The Chicago Cubs haven’t won a World Series in over a century and haven’t lost any fewer than 87 games in five years, and we’re supposed to believe they’re going to contend in 2015?

So they say. And you know something? Their chances of at least contending for a wild-card spot deserve to be taken seriously.

From the Cubs’ perspective, contending in 2015 has been the plan all along. President of baseball operations Theo Epstein told the media in September that he had his heart set on it, and he doubled down in October.

Mind you, this was before Epstein and general manager Jed Hoyer got to work in the offseason. At the time, Rick Renteria was still their manager, and their roster had little veteran talent.

Yeah, things have changed since then.

The Cubs brought in two-time Manager of the Year Joe Maddon to replace Renteria. At his introductory press conference, he came right out with it: “I’m gonna be talking playoffs next year. I’ll tell you that right now.”

After upgrading with Maddon, the Cubs then improved their stock at catcher by acquiring Miguel Montero, made a small rotation enhancement with Jason Hammel and added a huge rotation upgrade in $155 million man Jon Lester.

The money is obviously a big reason why Lester chose Chicago. But as he put it at his introductory presser, “I wouldn’t be here if I didn’t believe that they could win in 2015.”

Big plans. Big actions. Big talk. Yup, the Cubs sure are acting like a contender. Question is, of course, whether they actually look like one.

Let’s begin with a more direct question: After going 73-89 in 2014, did the Cubs really do enough to get that much better?

Rob Neyer of and Jesse Rogers of aren’t convinced, with the latter writing that it would be “a near-miracle” if the Cubs can rack up somewhere between 85 and 90 wins this season.

Because the Cubs only won 73 games in 2014, that’s a defensible position. Even in light of the Cubs’ new additions, a leap of at least 12 wins may land a bit too firmly in “asking too much” territory.

However, there is an argument that the 2014 Cubs actually underperformed. Here’s Dave Cameron of FanGraphs“BaseRuns strips a lot of noise out of the picture, and gives a you better baseline from which to start. The Cubs expected record in 2014, per BaseRuns? 79-83, six wins better than their actual record.”

That’s one way to perceive the 2015 Cubs as a team born out of a nearly .500 club, but not the only one.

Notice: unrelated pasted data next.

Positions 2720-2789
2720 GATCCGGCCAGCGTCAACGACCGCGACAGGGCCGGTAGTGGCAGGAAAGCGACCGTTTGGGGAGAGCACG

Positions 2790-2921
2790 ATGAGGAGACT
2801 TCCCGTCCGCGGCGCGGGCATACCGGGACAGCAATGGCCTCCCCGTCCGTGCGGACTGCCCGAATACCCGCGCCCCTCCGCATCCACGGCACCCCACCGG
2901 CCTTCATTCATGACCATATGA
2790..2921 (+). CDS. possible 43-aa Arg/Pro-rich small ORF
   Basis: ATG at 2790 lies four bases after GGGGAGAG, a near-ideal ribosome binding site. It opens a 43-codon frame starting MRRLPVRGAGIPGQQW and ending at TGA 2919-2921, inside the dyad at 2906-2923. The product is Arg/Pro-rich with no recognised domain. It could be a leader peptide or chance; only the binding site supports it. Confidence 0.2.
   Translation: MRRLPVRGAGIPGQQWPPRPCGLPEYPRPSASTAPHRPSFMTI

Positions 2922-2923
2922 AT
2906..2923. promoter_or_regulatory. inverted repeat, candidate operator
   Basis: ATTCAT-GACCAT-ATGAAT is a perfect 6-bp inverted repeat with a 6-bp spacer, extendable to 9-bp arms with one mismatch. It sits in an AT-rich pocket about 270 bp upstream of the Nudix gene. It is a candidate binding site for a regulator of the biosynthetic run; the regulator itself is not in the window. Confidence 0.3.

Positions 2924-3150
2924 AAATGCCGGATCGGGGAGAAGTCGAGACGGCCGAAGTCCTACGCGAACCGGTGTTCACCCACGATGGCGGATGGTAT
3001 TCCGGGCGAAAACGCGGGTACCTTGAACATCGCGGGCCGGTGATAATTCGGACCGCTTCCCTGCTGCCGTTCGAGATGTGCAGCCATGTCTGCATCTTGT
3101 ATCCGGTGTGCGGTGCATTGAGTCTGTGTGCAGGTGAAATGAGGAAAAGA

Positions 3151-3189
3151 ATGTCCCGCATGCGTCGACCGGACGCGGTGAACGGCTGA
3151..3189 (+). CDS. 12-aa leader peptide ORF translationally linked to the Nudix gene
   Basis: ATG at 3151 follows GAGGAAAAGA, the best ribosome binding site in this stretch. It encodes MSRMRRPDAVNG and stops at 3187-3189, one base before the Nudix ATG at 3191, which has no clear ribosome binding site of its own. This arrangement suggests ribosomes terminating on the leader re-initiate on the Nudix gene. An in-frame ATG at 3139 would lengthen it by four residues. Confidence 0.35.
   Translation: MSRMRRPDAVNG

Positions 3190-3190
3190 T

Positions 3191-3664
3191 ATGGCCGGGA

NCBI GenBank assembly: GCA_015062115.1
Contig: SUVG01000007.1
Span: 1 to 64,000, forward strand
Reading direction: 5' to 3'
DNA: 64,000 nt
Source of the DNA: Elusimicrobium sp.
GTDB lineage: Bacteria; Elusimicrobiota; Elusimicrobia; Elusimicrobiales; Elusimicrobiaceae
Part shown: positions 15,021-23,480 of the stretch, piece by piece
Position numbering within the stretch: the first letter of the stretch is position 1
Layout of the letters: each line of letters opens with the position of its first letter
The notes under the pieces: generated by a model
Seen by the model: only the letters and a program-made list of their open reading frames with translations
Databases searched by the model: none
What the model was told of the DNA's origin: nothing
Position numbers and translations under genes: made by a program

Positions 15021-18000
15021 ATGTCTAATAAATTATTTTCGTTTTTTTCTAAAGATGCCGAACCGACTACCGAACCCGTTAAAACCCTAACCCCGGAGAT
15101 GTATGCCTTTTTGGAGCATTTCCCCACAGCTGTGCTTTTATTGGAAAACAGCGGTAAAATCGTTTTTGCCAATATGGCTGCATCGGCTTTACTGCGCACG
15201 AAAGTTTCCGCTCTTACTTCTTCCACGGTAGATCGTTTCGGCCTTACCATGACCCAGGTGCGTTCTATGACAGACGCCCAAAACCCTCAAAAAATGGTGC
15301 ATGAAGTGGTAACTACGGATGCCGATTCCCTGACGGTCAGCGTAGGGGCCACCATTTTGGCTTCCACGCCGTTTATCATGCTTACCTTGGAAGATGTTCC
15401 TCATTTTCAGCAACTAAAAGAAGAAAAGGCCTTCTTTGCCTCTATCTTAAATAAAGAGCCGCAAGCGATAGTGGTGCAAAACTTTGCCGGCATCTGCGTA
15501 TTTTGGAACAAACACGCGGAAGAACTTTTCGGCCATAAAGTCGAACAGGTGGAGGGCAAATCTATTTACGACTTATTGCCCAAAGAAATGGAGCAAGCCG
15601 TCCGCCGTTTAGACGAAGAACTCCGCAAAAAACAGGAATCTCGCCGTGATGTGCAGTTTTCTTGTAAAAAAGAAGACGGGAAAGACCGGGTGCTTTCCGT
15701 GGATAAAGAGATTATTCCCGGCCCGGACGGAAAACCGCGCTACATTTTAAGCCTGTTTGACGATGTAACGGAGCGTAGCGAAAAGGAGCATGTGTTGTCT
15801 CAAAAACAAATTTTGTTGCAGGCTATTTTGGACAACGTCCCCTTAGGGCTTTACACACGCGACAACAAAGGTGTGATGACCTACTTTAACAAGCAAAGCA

What the Cubs have really upgraded this winter is their second-half roster from 2014, which looked decidedly different from their first-half roster. Following the midseason trades of Hammel and Jeff Samardzija, the Cubs were taken over by young talents that led the team to a 33-35 record.

Since those same young talents are in the mix for 2015, the notion that the Cubs could at least be better than a .500 team is hardly far-fetched. They began their offseason with enough firepower for a run at .500, and additions like Maddon, Montero, Hammel and Lester have only added to it.

Fortunately, we don’t have to take it entirely on faith that the Cubs have the potential to be a better-than-.500 team in 2015. We can consult projections.

To this end, here’s where FanGraphs sees them finishing in the National League this season:

An 83-win projection doesn’t sound like much, but you can see all the projections are on the conservative side. Realistically, an 83-win projection means a legit shot at, yup, 85-90 wins. And knowing Maddon’s magical Gandalf-like tendencies, the Cubs may have an especially legit shot at 85-90 wins.

You can also see there isn’t much company around the Cubs. Only four teams look better, and only the San Francisco Giants look as good. That puts them squarely in wild-card-contention territory.

As for what it will take to make this projection pan out, it comes down to two things: The Cubs’ leading pitchers will have to do their thing, and some of their key hitters will have to live up to their potential.

One thing Rogers conceded is that the front office had transformed the 2015 Cubs pitching staff from a major question mark into a noticeable strength.

The projections agree, as the Cubs are projected to get more wins above replacement from their pitching staff than all but two other National League clubs. And going off what happened in 2014, we can see the Cubs have a very strong foursome in the rotation and duo in the bullpen lined up: